According to a study by Autism Speak and the CDC, 1 in 59 children in the U.S has autism. While children and adults with autism have verbal, behavioral, and social skills challenges, they also have unique identities and preferences like anyone else. Some people with autism who are minimally verbal or non-verbal use iPad and voice apps to speak for them. Also, they use iPads as an educational tool every day. Tech like the iPad has led both parents and the autism support team to embrace virtual reality. Today, more and more counselors, therapists, teachers, and parents are leveraging Virtual Reality as a therapy tool to help autistic people to communicate and connect with the world around them better. For example, the Center for BrainHealth and the Child Study Center at Yale University’s School of Medicine used VR to help young adults with autism achieve economic and social independence.
Additionally, the technology is helping non-autistic people clear some misconceptions about autism and understand the reality of living with the condition.
While VR has been gaining attention recently, it was used for therapy as early as 1996. The studies in the 90s were promising, but VR was expensive, and headsets were bulky and uncomfortable, which was a major hurdle for people with sensory disorders. All these issues prevented VR therapies from becoming a viable option for people with autism.
Today, VR technology is not just cheap and accessible. The VR headsets are lighter and more comfortable too. So, researchers are studying the potential of Virtual Reality as a treatment tool for autism more than ever before.
Uses of VR in Autism Care
1. VR Apps
At the University of Haifa, researchers have created a VR app that trains kids to cross a road safely. This app simulates what it would be like to cross the road with cars and traffic lights. The interesting part of the app is that it allows kids to practice crossing the street without the real-world consequence of being hit by a car. Kids can practice each step as long they need and reduce the risk while learning a new skill.
Floreo is a VR learning and social skills app that therapists, parents, schools can use and support staff to help kids with autism. This app helps children learn social skills like reciprocity and planning for unexpected situations through social stories. It also helps them detach emotionally with interactive virtual sensory tools. The app can be installed on a smartphone or tablet with a Google Cardboard headset. It comes with a good data capture system making it easier to track individual goals.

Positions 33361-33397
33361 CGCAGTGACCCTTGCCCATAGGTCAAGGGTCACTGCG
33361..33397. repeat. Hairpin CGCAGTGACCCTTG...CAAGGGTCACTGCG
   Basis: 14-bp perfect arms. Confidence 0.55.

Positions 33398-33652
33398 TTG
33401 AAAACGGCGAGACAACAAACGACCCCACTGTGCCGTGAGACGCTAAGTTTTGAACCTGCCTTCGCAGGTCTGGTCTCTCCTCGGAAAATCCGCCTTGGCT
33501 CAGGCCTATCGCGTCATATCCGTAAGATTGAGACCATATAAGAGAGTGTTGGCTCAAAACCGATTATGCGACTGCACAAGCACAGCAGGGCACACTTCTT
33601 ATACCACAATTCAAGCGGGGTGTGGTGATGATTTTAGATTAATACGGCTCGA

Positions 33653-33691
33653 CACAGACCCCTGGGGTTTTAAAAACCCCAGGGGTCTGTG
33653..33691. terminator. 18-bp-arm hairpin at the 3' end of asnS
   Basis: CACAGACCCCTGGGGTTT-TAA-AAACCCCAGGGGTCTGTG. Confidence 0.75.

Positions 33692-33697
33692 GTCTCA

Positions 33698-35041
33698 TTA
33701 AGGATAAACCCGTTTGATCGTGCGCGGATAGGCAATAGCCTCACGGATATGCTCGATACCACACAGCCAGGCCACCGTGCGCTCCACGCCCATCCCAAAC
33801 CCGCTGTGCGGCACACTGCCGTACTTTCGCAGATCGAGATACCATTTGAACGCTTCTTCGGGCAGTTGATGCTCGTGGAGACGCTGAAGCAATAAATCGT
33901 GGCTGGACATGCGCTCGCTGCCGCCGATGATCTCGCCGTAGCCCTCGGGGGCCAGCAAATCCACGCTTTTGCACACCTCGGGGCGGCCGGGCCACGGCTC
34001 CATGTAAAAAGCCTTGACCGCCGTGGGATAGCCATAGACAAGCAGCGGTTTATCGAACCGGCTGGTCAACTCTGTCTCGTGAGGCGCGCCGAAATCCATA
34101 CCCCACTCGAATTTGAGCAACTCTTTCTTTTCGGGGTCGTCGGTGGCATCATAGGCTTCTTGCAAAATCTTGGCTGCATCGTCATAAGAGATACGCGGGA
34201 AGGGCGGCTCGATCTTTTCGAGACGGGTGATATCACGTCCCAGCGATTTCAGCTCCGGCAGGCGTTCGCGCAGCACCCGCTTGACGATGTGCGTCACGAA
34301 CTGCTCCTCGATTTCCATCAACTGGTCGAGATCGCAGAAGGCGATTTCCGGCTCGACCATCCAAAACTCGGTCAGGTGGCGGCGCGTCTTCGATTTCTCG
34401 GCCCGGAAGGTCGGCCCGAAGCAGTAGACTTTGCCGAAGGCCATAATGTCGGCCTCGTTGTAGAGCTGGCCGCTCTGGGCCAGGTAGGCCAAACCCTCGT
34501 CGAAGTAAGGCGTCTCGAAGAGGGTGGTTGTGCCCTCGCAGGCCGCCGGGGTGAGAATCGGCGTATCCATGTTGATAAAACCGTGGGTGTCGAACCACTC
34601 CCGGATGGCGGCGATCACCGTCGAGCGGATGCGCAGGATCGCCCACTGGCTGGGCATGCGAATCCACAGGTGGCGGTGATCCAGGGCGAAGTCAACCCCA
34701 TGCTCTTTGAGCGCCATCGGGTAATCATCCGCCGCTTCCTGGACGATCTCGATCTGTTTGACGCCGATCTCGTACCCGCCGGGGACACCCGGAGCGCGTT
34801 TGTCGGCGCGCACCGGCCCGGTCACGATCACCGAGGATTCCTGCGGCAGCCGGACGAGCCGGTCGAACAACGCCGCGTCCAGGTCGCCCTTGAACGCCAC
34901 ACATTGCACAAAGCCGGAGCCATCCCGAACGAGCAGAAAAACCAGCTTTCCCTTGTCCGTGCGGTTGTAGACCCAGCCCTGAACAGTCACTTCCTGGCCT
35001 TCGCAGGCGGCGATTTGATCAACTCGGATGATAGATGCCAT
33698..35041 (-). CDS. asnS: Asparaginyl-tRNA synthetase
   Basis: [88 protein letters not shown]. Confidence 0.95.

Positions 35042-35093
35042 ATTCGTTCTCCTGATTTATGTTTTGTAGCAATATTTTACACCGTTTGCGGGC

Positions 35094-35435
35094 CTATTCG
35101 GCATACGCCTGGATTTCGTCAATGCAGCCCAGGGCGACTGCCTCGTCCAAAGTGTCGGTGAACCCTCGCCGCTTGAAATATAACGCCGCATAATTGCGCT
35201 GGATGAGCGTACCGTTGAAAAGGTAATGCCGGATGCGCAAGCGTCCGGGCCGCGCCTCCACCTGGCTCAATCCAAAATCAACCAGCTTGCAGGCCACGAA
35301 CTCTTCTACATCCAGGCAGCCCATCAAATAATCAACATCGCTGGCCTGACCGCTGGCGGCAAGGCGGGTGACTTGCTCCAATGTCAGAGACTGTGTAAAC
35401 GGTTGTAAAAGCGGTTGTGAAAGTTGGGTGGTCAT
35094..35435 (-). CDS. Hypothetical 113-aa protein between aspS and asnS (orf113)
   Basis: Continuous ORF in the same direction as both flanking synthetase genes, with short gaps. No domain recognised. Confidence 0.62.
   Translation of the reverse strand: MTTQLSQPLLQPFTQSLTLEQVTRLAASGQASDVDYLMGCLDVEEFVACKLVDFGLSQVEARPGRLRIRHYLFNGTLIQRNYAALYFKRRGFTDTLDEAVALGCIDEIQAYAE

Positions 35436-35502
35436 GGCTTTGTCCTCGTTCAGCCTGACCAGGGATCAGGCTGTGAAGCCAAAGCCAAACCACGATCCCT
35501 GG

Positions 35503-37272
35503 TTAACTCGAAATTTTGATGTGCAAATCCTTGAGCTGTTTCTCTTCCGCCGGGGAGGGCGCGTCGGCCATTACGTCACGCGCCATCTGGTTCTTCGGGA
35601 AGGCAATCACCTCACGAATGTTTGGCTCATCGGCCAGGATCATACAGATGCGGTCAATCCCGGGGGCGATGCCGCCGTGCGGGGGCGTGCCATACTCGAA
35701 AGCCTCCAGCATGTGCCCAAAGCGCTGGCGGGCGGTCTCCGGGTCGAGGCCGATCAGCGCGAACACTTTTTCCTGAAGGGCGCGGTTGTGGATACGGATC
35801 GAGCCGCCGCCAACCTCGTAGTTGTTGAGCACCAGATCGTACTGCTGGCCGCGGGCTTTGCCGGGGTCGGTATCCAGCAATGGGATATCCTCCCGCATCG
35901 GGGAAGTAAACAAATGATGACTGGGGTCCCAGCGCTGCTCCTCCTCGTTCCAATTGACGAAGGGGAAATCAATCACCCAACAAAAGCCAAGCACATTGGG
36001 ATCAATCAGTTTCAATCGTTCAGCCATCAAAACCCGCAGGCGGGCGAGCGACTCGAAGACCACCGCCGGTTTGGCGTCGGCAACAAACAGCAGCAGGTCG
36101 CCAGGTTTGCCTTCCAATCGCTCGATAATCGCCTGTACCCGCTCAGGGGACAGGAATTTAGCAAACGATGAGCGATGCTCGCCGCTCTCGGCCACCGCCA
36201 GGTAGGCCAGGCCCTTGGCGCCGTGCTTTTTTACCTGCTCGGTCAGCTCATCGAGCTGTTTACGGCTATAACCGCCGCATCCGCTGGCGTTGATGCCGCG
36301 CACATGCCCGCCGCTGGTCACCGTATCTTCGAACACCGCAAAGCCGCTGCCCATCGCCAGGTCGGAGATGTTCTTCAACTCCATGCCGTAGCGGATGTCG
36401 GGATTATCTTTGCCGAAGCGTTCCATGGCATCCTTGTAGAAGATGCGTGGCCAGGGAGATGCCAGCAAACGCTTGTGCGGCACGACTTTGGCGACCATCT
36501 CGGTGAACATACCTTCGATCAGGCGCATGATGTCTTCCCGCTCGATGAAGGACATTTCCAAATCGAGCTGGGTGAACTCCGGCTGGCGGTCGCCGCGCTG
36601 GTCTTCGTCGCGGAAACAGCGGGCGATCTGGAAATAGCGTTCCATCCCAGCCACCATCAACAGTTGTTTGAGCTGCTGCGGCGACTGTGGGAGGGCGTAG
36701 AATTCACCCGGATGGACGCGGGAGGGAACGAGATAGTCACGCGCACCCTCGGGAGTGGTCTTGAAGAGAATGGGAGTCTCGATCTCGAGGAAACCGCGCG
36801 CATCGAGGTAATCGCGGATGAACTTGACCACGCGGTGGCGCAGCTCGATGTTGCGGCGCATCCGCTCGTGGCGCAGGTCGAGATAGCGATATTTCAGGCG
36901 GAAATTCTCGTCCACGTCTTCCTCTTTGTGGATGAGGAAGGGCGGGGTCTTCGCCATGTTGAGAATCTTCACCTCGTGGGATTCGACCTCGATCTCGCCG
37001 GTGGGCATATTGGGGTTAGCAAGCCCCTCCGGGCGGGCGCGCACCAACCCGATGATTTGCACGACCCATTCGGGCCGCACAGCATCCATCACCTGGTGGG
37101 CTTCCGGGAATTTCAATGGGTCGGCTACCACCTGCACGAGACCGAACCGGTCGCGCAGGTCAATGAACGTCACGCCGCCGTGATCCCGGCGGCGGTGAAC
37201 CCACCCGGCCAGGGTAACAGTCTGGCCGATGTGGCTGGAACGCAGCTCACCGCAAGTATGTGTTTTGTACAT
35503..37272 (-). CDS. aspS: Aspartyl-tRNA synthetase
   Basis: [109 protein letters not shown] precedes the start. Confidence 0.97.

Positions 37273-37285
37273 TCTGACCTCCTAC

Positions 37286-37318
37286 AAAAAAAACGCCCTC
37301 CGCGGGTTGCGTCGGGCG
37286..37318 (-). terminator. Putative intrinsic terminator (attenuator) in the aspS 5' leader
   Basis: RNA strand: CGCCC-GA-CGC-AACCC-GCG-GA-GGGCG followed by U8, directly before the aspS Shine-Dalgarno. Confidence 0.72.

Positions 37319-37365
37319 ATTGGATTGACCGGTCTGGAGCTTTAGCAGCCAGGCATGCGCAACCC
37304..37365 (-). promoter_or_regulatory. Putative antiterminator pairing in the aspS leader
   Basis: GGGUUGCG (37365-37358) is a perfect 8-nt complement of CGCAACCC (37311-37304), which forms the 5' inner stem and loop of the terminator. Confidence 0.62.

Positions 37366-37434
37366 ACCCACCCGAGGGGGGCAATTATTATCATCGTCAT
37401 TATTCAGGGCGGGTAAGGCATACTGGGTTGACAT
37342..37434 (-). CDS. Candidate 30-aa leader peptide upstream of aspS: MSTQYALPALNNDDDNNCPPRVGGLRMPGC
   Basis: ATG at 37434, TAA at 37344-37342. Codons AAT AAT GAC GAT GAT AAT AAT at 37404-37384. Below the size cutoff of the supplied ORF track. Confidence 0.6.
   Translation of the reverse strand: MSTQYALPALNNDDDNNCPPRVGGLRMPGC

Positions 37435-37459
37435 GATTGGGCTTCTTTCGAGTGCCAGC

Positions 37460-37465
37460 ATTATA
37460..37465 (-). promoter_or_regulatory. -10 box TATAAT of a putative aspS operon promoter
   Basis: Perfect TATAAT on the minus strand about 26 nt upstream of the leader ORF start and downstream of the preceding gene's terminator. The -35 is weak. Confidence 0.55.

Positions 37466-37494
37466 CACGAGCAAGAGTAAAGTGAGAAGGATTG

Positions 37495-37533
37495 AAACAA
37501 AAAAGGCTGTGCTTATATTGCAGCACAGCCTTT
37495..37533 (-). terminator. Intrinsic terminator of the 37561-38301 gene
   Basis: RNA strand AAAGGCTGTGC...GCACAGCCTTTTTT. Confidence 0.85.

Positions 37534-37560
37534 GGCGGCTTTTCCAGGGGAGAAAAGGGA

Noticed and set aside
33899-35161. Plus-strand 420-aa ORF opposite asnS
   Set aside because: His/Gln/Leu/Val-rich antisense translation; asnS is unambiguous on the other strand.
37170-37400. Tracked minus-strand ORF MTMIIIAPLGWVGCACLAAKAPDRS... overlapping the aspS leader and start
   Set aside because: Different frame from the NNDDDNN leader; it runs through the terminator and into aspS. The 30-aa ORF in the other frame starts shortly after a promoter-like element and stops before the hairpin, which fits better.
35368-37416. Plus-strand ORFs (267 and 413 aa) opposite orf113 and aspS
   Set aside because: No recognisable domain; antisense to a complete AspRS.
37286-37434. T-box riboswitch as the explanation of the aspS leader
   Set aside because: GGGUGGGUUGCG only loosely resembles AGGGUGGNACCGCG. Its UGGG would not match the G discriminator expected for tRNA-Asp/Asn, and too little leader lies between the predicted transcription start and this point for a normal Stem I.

2. VR Games
Teachers recommend that parents play games with autistic kids to help them learn to mimic skills like sharing and back and forth communication. Generally, autistic people can find it difficult to make eye contact or have a two-way conversation between people. This struggle can unintentionally push others away. VR games such as Playground, Astropolis, and non-VR software such as SketchUp use the VR motivator as both play and learning opportunities.
- Astropolis puts players in a spaceship to fly, using resources to ensure space colonies are happy and functioning. Players can collect and manage the resources and defend the colony as well.
- Maritime Defender is yet another mini-game they can practice letting pilots through a wormhole or not allowing them to pass through. This helps with decision-making and control-based skills.
- Stellar Prospector and Starjack improve perception and thinking, and autistic people are encouraged to play this game.
- Sketchup, a 3D architectural and designing software, helps draft objects and structures. It gives autistic kids and adults a creative outlet not found in any school setting.
Other VR games such as Vivecraft, Tilt Brush, and Medium also help build things in 3-D and 360-degrees without the real-world challenges like running out of supplies or messing up, or having to start fresh. These games do not get autistic people direct jobs in coding, architecture, art, and design, but ignite their passion and encourage them to pursue a career in those fields.
3. Tackling Phobias
Virtual reality can tackle phobias in autistic kids, such as fear of classrooms, balloons, animals, and public transport. Cognitive Behavioural Therapy(CBT), along with visualization and imagination, can combat the effects of these phobias.
Using VR, participants enter a “Blue Room” and navigate through a 360-degrees video projection of a scene usually accompanied by audio that replicates the object or experience they fear. Here the participants do not have to wear goggles as the therapist manipulates the scene using iPad controls. Also, the therapist uses CBT techniques to calm the participants when exposed to their phobias.
The VR technology enables therapists, medical professionals, and parents to leverage it to help people with autism learn differently and improve their communication skills.